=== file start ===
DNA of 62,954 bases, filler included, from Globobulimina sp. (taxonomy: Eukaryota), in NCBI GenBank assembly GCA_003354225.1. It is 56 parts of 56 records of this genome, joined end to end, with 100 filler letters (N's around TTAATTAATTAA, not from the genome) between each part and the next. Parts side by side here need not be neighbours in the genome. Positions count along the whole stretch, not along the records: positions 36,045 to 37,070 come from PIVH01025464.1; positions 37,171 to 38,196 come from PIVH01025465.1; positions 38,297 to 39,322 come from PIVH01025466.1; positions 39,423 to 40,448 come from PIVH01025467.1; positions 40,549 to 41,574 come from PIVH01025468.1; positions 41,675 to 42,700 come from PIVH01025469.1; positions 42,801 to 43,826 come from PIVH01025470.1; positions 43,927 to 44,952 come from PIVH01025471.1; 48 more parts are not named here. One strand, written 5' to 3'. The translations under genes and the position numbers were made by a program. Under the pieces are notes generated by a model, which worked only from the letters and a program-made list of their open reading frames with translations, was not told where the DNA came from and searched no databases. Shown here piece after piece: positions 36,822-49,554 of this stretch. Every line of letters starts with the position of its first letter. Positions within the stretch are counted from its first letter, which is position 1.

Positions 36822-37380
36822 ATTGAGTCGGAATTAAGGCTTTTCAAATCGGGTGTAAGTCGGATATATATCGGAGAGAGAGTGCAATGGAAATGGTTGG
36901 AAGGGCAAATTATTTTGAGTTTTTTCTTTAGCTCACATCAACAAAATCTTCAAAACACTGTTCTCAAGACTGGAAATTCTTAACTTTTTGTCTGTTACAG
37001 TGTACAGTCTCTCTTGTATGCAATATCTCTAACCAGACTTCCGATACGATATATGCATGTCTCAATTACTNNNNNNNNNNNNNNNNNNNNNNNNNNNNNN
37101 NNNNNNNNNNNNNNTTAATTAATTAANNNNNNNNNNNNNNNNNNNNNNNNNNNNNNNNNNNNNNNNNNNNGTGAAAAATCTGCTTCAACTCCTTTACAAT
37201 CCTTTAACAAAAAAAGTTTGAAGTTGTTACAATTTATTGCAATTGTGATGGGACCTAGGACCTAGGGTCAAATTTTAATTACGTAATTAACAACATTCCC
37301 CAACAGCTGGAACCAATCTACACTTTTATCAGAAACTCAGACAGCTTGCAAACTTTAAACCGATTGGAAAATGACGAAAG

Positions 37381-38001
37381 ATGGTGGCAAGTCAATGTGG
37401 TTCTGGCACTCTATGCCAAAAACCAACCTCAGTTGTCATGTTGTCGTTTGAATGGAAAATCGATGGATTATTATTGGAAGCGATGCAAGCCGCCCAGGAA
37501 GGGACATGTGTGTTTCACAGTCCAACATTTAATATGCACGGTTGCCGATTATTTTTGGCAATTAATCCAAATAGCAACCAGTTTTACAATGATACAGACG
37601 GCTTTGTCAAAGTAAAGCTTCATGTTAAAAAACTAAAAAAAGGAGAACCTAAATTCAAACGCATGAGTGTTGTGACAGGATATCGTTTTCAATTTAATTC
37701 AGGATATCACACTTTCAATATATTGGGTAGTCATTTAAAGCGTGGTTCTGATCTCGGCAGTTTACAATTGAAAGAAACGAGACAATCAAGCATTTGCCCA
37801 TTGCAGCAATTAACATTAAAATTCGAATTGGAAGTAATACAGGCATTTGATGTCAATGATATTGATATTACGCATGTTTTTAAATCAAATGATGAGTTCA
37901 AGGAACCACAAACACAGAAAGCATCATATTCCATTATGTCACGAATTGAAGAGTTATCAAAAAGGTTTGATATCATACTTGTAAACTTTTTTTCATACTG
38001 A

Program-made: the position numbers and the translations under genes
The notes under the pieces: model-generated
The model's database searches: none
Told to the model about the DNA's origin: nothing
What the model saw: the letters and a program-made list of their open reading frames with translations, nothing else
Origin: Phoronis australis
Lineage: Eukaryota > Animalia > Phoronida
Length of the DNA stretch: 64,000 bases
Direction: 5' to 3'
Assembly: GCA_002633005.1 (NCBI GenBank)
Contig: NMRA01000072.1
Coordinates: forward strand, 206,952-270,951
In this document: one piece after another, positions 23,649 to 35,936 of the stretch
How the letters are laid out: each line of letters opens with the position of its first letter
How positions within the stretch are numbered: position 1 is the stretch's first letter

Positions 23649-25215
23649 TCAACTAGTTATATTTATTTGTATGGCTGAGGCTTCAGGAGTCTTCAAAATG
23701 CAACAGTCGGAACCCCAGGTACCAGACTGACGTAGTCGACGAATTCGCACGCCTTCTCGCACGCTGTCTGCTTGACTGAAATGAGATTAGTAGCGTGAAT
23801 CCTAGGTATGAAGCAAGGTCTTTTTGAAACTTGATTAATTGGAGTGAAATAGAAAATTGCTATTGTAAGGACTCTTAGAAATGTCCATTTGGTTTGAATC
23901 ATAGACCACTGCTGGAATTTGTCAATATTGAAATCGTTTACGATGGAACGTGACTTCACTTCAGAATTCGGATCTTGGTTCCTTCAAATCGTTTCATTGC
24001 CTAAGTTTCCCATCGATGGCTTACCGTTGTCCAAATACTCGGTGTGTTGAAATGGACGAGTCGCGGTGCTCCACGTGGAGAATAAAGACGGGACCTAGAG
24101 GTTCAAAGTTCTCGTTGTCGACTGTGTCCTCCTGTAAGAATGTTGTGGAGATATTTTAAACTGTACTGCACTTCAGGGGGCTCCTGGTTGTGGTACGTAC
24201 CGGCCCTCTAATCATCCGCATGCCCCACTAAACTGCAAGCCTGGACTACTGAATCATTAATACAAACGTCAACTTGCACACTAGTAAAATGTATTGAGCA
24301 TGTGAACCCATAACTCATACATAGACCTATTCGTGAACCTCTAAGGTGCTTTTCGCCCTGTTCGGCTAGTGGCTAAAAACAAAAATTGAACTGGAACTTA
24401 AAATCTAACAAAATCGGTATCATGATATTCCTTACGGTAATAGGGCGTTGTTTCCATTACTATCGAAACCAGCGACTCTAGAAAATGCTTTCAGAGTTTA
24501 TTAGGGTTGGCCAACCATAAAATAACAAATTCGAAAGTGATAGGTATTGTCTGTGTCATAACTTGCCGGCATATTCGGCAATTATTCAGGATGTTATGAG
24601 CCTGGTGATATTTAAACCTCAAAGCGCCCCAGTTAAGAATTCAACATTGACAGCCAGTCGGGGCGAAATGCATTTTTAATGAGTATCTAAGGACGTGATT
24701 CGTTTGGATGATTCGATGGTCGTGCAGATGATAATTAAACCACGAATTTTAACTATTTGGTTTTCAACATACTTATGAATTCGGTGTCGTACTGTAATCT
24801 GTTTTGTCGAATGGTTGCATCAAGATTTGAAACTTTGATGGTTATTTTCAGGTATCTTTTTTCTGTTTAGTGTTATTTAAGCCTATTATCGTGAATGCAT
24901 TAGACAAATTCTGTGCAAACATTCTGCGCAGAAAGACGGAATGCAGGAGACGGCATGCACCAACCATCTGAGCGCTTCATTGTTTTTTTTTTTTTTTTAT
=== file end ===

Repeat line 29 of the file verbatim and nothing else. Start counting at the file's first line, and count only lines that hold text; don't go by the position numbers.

Coordinates: forward strand, 206,952-270,951